BANGKOK RESTAURANT

Viet-Hue Kitchen

A poky Vietnamese eatery in Lower Silom.

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Average: 1 (1 vote)
Viet-Hue Kitchen welcomes a steady stream of Lower Silom office-workers and bright-eyed tourists into its cozy, canteen-like interior of mirrors and Vietnamese trinkets. We like the throwback soundtrack of 50s rockabilly and murder ballads. We like its allusions to region-specific cuisine (Hue is a city in central Vietnam), even if it only manifests in a couple of dishes. We recommend the no-nonsense combination of Vietnamese drip coffee and cha gio bun (dry rice noodles served with fried spring rolls).
While rarely mentioned in the same breath as Vietnamese & More and Le Dalat when it comes to Bangkok’s best Vietnamese restaurants, this poky joint does have a loyal following who will vouch for it, largely on the grounds of authenticity.
 
Viet-Hue Kitchen is around five years old, but looks older, and welcomes a steady stream of Lower Silom office-workers and bright-eyed tourists into its cozy, canteen-like interior of mirrors and Vietnamese trinkets. We like the throwback soundtrack of 50s rockabilly and murder ballads. We like its allusions to region-specific cuisine (Hue is a city in central Vietnam), even if it only manifests in a couple of dishes. But charm can only take you so far.
 
The main problem is a lack of fresh produce—the backbone of good Vietnamese food—evident from the customary bowl of greens served with most dishes, which tends to show too much brown for our liking. Aesthetics aside, there’s a real lack of dynamism throughout the menu. The goi ga (chicken salad, B100) is a decent palate-cleanser but could be zestier given it’s little more than shredded chicken doused in lime and sesame.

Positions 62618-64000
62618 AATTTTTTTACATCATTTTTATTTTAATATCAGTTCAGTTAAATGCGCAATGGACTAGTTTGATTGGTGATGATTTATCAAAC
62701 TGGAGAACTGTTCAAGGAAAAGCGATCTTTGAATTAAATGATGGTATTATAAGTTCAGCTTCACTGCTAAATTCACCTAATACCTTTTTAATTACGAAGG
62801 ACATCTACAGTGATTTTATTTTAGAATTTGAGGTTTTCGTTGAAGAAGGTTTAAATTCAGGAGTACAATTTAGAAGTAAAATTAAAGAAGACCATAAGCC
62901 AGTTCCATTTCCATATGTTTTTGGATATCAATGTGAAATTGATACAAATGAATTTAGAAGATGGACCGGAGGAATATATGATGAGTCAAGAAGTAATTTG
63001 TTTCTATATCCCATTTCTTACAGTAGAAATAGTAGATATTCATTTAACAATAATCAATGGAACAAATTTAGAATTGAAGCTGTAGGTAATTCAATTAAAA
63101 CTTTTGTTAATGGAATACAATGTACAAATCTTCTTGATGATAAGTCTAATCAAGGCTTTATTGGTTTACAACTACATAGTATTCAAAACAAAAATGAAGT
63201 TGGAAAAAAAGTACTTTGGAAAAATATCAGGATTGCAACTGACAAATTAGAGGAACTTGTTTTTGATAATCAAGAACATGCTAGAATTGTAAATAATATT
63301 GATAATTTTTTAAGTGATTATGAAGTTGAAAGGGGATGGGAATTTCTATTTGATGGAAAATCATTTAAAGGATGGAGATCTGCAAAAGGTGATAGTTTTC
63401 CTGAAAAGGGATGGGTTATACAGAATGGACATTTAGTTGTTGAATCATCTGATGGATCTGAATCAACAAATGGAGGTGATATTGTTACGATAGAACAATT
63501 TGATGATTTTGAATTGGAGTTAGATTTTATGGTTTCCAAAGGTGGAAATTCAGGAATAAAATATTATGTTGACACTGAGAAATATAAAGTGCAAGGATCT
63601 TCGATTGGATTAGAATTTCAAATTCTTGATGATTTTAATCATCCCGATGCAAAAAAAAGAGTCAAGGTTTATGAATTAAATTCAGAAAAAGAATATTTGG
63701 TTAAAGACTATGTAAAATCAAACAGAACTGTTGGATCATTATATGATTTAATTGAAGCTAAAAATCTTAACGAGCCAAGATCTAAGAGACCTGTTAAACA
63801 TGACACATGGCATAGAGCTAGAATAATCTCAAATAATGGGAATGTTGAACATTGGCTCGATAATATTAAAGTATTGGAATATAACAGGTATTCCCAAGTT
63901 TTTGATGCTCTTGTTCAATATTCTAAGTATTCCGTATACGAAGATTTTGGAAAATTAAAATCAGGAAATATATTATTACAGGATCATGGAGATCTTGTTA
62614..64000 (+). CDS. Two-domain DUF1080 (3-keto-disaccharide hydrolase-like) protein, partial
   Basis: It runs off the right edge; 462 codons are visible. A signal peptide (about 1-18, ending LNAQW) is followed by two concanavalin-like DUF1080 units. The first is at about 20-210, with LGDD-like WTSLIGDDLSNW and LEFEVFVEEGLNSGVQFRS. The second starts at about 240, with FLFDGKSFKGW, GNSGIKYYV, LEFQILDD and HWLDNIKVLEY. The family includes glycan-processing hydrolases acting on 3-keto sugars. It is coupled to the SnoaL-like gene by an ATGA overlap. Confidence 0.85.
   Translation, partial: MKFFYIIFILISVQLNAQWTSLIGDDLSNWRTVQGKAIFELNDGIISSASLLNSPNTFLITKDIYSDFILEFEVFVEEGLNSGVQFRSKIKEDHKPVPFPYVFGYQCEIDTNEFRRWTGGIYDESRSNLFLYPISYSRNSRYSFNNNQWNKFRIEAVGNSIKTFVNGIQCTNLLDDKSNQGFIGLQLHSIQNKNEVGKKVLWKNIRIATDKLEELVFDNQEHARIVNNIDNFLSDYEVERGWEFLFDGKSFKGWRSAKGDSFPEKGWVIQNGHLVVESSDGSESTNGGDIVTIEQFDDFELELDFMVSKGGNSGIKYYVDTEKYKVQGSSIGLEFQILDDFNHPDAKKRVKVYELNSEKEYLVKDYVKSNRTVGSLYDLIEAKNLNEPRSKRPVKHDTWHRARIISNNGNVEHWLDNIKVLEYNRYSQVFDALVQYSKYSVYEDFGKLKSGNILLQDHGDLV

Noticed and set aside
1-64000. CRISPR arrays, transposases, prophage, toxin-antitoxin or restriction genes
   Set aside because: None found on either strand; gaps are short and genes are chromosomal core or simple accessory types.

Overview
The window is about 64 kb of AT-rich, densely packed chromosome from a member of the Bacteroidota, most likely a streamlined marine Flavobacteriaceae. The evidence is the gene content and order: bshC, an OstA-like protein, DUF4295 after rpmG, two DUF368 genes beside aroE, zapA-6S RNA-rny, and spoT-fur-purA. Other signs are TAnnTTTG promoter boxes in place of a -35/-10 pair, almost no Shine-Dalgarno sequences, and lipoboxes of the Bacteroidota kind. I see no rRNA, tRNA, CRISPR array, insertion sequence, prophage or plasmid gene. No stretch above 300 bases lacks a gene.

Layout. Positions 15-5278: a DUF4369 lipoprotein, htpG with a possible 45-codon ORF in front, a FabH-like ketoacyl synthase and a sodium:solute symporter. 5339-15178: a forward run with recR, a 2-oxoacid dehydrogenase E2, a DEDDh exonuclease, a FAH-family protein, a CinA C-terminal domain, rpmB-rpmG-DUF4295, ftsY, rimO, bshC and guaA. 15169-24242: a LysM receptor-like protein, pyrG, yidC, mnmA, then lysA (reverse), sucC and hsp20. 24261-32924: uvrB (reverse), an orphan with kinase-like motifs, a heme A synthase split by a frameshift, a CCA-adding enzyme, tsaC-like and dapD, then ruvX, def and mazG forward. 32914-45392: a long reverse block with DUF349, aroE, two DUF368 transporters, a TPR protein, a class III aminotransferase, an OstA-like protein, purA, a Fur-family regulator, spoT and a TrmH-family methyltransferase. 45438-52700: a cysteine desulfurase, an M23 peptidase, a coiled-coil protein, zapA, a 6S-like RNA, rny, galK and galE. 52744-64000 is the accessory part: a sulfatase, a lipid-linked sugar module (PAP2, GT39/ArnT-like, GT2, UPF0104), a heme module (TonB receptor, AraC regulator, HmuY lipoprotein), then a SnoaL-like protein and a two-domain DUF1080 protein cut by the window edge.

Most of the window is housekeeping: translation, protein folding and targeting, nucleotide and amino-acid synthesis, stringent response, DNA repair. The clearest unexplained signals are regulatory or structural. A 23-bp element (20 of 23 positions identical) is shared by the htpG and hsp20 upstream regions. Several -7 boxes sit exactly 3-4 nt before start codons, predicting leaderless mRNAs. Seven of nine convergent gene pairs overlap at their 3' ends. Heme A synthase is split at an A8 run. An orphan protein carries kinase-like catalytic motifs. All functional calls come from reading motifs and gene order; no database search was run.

The beef pho is priced at an overly-reasonable B90, and tastes just like a budget version with its watery, bland broth. Similarly disappointing is the noodle soup, bun bo Hue (pork or beef, B100/120), which tastes a little disarmingly of Mama tomyum. Another classic, the banh cuon (steamed rice sheets with minced pork, B100), is overcooked and under-seasoned, dry and chewy, even if the wood ear mushrooms are pretty tasty.
 
When in doubt stick to the deep-fried offerings: the chao tom (minced shrimp on fried sugarcane skewer, B190) is much crispier than we’ve tried before, but that’s not a bad thing. Sprinkled with sesame, and very shrimp-y tasting, they’re a solid drinking snack. The deep-fried spring rolls (B120), too, are meatier than most. There are no complaints about the cooking oil, either, which smells and tastes fresh, but the overall flavor is still solid rather than spectacular.
 
We’d rather not bash what’s evidently a humble, family-run affair, but there’s not a lot to recommend about Viet-Hue unless you find yourself stuck near BTS Chong Nonsi around lunchtime. In that case, we can recommend the no-nonsense combination of Vietnamese drip coffee and cha gio bun (dry rice noodles served with fried spring rolls, B100).
Venue Details
Address: Viet-Hue Kitchen, 42, Narathiwat Ratchanakarin Rd., Bangkok, Thailand
Phone: 02-635-0122
Area: Silom
Cuisine: Vietnamese
Price Range: B - BB
Open since: July, 2010
Opening hours: daily 10am-10pm
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